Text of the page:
Triggers are events or reminders of past trauma which can send a person over the edge into mania or depression.
Triggers can be big ordeals, or small details that open up a part of the brain and reintroduce the trauma a person has experienced. My triggers began with apple juice.
My dad is an Episcopal priest. When I was in the eighth grade, I was told that we were moving away from the town I grew up in. I was feeling uprooted. When you are the daughter of a priest, you are not supposed to tell anyone if, when, or where you are relocating until the whole church is informed. I wasn’t even allowed to tell my best friend. Unfortunately, it took her a while to forgive me for keeping such a secret from her, but it was my duty.
Once reality set in and the move was impending, I got very sick and stayed at home from school for a week. I laid in my parents’ bed and didn’t eat or drink much other than apple juice. It was the beginning of my worst depression. To this day, I cannot drink apple juice without being reminded of that depression and once reminded, I start to sink.
Another of my triggers is oatmeal with butter and brown sugar. It reminds me of the days when I was literally starving, in a hospital that couldn’t take care of my needs. Trying to fatten me up, the women serving breakfast always gave me an extra bowl of oatmeal. I remember a man in line behind me ask, “Hey! Why does she get two bowls?” To which the woman replied, “Look at her!”
Now, when I eat oatmeal with butter and brown sugar I cannot help but think of that time. It reminds me of sick days spent in bed as an adult skipping work. I stayed away, depression enveloping me. I burrowed into my blankets and felt the guilty aches of anxiety deep within my core.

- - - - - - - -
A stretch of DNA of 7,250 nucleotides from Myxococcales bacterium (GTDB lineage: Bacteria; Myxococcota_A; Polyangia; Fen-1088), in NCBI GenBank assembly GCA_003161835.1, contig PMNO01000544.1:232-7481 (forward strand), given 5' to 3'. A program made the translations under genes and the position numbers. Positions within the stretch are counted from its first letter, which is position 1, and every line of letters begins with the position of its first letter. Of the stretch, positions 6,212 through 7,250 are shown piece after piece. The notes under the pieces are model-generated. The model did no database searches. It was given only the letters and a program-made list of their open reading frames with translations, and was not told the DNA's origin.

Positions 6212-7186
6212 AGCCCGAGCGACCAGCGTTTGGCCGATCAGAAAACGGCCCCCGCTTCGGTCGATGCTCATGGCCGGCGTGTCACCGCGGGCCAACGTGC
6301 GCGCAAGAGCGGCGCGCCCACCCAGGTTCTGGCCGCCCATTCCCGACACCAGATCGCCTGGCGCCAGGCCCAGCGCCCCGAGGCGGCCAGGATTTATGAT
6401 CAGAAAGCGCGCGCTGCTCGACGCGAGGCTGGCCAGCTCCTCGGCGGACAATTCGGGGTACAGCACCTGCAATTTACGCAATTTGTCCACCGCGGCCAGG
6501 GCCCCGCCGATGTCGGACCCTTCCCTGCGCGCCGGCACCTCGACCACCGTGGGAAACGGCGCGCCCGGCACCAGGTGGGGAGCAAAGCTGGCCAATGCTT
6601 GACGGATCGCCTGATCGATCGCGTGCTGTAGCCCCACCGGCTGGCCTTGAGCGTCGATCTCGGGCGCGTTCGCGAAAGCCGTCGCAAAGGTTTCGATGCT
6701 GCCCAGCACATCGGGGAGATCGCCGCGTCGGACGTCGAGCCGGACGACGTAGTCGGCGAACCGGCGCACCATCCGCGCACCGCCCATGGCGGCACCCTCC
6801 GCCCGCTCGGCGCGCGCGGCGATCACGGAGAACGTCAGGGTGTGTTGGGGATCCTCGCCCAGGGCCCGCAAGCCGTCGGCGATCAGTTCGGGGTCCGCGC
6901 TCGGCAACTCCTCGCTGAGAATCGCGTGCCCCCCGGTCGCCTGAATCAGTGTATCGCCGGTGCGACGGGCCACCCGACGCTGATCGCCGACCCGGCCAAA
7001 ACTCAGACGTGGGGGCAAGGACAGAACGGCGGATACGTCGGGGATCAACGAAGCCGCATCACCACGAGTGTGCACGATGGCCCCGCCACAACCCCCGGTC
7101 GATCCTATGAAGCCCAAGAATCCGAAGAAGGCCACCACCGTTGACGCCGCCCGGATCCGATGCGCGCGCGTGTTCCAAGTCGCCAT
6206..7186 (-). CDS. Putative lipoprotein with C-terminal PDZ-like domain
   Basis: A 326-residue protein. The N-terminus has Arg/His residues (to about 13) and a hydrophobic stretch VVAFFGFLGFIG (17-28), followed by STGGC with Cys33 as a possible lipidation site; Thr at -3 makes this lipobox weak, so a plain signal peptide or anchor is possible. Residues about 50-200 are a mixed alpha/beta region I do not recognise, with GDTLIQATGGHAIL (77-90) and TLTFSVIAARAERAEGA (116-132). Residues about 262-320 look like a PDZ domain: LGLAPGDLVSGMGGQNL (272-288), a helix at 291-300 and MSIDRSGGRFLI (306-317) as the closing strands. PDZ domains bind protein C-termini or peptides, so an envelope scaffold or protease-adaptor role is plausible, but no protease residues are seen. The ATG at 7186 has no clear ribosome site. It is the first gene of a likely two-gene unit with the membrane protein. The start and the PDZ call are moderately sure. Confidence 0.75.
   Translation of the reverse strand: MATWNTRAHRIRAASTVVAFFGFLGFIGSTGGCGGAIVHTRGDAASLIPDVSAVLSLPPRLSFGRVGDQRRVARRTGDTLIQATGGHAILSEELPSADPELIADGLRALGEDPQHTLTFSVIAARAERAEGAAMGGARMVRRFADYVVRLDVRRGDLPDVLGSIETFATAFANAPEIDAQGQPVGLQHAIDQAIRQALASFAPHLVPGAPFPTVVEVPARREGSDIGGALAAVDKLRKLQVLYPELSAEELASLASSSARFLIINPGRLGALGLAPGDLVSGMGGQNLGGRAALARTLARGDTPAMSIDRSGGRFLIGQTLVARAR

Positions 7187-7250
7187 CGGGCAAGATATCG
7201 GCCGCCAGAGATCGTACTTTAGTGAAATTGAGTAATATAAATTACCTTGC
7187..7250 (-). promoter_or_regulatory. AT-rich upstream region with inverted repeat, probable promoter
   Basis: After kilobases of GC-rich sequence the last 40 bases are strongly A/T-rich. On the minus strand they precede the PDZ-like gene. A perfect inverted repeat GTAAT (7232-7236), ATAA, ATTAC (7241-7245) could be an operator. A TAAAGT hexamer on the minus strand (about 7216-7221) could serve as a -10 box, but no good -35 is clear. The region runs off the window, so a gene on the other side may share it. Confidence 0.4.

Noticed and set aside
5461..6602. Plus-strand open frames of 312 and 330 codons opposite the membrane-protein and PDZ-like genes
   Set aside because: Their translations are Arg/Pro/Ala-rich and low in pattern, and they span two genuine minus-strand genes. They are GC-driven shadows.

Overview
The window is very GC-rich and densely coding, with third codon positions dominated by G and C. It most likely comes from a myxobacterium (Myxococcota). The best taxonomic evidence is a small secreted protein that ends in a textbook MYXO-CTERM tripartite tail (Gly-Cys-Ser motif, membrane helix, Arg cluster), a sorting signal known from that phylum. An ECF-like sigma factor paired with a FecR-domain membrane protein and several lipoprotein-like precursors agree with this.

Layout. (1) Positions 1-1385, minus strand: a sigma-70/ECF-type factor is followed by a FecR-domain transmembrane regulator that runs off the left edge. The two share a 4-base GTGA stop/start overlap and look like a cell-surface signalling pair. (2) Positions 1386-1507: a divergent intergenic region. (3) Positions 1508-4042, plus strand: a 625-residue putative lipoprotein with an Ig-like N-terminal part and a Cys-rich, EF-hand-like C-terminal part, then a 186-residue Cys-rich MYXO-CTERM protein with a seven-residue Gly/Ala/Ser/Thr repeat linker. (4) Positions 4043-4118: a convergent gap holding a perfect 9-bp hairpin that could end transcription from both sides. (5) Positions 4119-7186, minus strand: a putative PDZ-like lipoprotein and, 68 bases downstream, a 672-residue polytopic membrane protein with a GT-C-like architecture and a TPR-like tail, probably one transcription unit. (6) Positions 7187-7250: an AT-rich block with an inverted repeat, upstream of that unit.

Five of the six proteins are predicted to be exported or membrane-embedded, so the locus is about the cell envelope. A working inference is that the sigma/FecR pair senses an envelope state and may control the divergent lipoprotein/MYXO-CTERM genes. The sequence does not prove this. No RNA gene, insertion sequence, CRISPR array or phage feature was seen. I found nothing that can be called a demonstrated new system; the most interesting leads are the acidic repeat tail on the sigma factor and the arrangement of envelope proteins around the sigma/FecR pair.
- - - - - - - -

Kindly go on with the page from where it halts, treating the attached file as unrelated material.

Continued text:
Anxiety is the trigger that has the biggest effect on my life. I cannot work, because I cannot handle the stress. I have been unable to keep a steady job because of my disability. I cannot even handle a part-time job.
As my illness progressed, I began to recognize running as one of my most heartbreaking triggers. It was always my favorite activity and my greatest escape. I have ruined my knees due to years on my feet. I no longer run, but it is not solely due to my injury. When I run, the occurrence of an ocular gyro crisis is highly likely. An ocular gyro crisis is involuntary rapid eye movement. I lose control of my eyes. It is an extremely rare side effect I inherited from one of the many medications I was prescribed in the past. Running also invites the voices into my head; one voice is encouraging and the other is reckless. Although I realize these consequences, my desire to run is high and my loss of running is emotionally painful.
Even if you don’t have a mental illness, everyone has triggers. Sit down and write a list of the things in your life that make you “tick.” Once you have named them, they will be easier to circumvent.